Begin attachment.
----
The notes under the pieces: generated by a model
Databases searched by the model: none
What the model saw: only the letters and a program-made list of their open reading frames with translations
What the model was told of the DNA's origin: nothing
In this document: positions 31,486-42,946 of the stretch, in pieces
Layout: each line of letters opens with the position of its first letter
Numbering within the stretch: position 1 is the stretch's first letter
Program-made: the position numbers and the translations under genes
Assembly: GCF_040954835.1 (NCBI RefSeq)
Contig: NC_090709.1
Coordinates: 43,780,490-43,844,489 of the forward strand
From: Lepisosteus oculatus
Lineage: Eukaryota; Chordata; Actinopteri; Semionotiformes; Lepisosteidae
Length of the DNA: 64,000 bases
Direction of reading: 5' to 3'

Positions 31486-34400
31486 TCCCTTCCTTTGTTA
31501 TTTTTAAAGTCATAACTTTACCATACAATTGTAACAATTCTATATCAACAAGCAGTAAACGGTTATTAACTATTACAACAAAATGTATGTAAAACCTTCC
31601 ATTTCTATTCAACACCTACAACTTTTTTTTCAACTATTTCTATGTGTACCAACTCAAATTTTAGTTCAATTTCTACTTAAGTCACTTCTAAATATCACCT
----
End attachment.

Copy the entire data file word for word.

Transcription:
The notes under the pieces: generated by a model
Databases searched by the model: none
What the model saw: only the letters and a program-made list of their open reading frames with translations
What the model was told of the DNA's origin: nothing
In this document: positions 31,486-42,946 of the stretch, in pieces
Layout: each line of letters opens with the position of its first letter
Numbering within the stretch: position 1 is the stretch's first letter
Program-made: the position numbers and the translations under genes
Assembly: GCF_040954835.1 (NCBI RefSeq)
Contig: NC_090709.1
Coordinates: 43,780,490-43,844,489 of the forward strand
From: Lepisosteus oculatus
Lineage: Eukaryota; Chordata; Actinopteri; Semionotiformes; Lepisosteidae
Length of the DNA: 64,000 bases
Direction of reading: 5' to 3'

Positions 31486-34400
31486 TCCCTTCCTTTGTTA
31501 TTTTTAAAGTCATAACTTTACCATACAATTGTAACAATTCTATATCAACAAGCAGTAAACGGTTATTAACTATTACAACAAAATGTATGTAAAACCTTCC
31601 ATTTCTATTCAACACCTACAACTTTTTTTTCAACTATTTCTATGTGTACCAACTCAAATTTTAGTTCAATTTCTACTTAAGTCACTTCTAAATATCACCT